Fantastic Fest Review: The Day

10 Oct

Somehow, in the past few years, post-apocalyptic movies have been running a close second to vampire films.  Maybe it’s the general sense that there is very little hope for this society to continue at the pace we have set for it.  Maybe it’s just that post-apocalyptic movies are usually pretty fun to watch.  And maybe it’s just the guarantee that you are not going to have a glamorous male model posing as a monster showing up at any point.  But regardless, the rift left by the end of the original Mad Max trilogy seems to have been closed.  We had The Road and The Book of Eli, the announcement that Mad Max himself will be making a return, a handful of other films, and now we have The Day.

Some of you may be thinking that this looks like a simple replay of those previously mentioned films, and to be honest with you, I was worried about this myself.  It looks to be a simple formula rehashed once again.  Our heroes are some of the only decent people left in North America.  The other people that are still alive have devolved into cannibalistic tribes that hunt the only animal that is left alive:  other people.  A situation arises where the protagonists have stopped traveling, in this case one of them is sick and they find an old house to shelter in.  Complications arise and they are left fighting for their lives.

As I said, pretty standard stuff.  And yet this film stands apart from the crowd.  I would even go so far as to say that I haven’t enjoyed a good post-apocalyptic romp like I did this one since The Road Warrior.  And that is high praise coming from me.

Part of the difference is the characters themselves.  The relationships between them all feel real.  To the extant that when the inevitable line of cheesy dialogue does pop up, it slides by as banter between friends.  The losses these people have experienced are real, and the dedication to what is now their family seems equally as concrete.

Two things help the expert characterization along.  First, the bad guys are neither brainless animalistic drones, nor caricatures of villains from a Civil War film, which is are the two normal choices for a post-apocalypse story.  Instead, screen-writer Luke Passmore, on his first feature film no less, gives us fully realized, three dimensional antagonists.  Men and women trying to survive.  Fathers raising children in a world gone completely mad.  And that is truly a stroke of genius.

Secondly, we have an entire cast and crew that are willing to do things that are completely unexpected.  Passmore and director Doug Aarniokoski bring us a story full of surprises.  And not just typical “surprises”.  Twenty minutes into this film I realized that they could do absolutely anything and I would no longer be expecting it.

In addition to the story, we have actors that worked for nothing so that they could be a part of a movie of this quality.  In the Q&A session after the screening I was at, Dominic Monaghan said that no one on this film was paid to the extent that you could call it that.  Plus, just watch the opening credits; co-stars Dominic Monaghan and Shawn Ashmore were the co-producers of the movie.  When the actors involved believe in a film enough that they not only offer their services for a tiny fraction of the normal cost, but also help finance the movie and get their friends like Shannyn Sossamon to act with them, it makes you pay attention.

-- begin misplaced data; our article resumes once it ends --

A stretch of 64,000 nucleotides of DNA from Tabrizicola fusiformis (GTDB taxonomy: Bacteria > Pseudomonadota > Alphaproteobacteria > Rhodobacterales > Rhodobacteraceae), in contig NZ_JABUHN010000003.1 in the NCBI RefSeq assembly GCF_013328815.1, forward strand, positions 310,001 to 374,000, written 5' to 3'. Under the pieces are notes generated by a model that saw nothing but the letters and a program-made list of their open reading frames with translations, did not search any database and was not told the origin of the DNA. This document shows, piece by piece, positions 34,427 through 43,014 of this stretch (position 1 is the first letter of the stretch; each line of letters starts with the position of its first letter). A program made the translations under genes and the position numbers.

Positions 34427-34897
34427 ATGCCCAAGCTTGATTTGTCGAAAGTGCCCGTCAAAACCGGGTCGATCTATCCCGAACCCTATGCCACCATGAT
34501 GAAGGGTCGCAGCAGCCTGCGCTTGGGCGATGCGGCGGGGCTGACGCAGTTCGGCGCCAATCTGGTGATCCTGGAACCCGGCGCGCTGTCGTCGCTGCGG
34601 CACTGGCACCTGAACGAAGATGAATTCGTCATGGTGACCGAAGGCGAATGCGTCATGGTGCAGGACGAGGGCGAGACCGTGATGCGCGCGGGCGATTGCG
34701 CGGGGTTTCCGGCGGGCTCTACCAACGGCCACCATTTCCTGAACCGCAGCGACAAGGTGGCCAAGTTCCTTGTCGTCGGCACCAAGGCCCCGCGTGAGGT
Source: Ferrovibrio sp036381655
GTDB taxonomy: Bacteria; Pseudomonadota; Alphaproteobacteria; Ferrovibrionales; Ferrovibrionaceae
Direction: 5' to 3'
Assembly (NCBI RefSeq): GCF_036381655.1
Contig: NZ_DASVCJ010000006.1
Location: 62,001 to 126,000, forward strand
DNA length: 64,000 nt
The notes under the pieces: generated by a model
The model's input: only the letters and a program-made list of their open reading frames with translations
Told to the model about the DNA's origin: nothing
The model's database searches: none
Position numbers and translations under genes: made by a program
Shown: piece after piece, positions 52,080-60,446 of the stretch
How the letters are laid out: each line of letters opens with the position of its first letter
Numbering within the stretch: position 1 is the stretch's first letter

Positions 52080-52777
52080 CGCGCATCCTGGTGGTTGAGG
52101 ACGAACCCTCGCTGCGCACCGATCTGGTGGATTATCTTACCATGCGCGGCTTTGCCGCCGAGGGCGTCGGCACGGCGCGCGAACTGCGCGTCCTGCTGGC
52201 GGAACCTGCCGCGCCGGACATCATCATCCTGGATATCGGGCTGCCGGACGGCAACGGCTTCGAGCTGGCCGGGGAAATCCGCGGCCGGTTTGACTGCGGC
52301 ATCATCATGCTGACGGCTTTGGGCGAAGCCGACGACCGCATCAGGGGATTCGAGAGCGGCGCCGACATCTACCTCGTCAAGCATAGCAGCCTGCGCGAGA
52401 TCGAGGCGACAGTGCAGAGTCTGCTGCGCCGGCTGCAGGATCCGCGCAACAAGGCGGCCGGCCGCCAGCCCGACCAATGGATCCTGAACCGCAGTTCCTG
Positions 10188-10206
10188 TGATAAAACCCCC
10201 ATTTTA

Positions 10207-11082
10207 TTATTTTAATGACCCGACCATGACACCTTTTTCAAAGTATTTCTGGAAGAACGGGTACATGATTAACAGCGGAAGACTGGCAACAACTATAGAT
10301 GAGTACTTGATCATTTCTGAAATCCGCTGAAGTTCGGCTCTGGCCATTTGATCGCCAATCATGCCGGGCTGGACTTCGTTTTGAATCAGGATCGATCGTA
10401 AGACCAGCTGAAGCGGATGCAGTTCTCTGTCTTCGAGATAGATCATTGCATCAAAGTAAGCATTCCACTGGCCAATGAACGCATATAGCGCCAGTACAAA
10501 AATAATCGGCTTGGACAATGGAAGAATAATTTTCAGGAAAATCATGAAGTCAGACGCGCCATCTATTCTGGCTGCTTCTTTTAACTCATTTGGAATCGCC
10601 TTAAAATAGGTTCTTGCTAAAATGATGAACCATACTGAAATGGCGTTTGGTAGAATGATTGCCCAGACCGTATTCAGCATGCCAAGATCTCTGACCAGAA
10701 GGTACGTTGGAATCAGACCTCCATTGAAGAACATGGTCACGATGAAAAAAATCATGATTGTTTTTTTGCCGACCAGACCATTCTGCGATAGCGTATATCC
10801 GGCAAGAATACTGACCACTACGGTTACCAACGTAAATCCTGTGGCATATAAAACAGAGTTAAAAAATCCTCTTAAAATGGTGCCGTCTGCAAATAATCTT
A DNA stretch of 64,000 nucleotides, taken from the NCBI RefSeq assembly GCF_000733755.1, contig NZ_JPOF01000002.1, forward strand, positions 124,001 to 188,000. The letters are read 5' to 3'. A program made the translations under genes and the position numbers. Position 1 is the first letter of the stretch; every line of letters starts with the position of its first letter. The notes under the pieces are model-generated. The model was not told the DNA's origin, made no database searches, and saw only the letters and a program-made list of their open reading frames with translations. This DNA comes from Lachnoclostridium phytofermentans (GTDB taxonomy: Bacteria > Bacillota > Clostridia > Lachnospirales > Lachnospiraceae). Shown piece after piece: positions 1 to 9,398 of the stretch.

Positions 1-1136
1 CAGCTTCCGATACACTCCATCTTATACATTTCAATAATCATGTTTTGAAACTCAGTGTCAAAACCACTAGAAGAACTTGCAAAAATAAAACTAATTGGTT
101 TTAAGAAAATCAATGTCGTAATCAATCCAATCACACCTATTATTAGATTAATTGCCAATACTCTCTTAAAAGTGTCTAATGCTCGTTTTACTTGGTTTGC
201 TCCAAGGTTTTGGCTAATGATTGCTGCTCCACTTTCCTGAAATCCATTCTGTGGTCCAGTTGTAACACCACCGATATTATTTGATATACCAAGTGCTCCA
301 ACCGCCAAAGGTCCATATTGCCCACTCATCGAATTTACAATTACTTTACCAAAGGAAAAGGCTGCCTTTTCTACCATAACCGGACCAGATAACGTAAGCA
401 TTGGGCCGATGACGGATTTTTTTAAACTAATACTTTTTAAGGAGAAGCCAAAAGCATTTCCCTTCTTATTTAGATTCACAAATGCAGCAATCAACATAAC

And for this movie in particular, you will be rewarded for the time you give it.  Its exciting, interesting, well-done, and, most importantly, fun.

Supposedly, this film will be released early next year.  I’m thinking January or February.  But if you absolutely have to have more before then, you can check out the Facebook page (which has some cool development artwork on it) right HERE.

-david

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2 Responses to “Fantastic Fest Review: The Day”

  1. Dustin October 11, 2011 at 11:08 am #

    This sounds pretty cool. Thanks for the heads up! I really liked The Road, the book so much and thought the movie captured it as well as could be expected. I feel like a lot of people our age, if forced to choose, would pick the post-apocalyptic genre to live out. It sounds awful in some ways, but there is unquestionable allure to a life devoid of debt, consumer culture, 9-5 jobs etc and full of just wandering around getting by (what a lot of people seem to be doing anyway.) I have heard people bring this up multiple times, point being it seems like we should have more quality films exploring/cashing in on the cultural zeitgeist in this genre.

    • iamhrothgar October 11, 2011 at 11:21 am #

      I totally agree. Its like the Zombie apocalypse, but more realistic. And slightly more appealing since there’s no chance of turning into a monster. You may get eaten, or killed, but you won’t be coming back to hurt your friends. And honestly, who hasn’t planned out what they would do in situations like this? We all have, and that’s part of the appeal of these movies.

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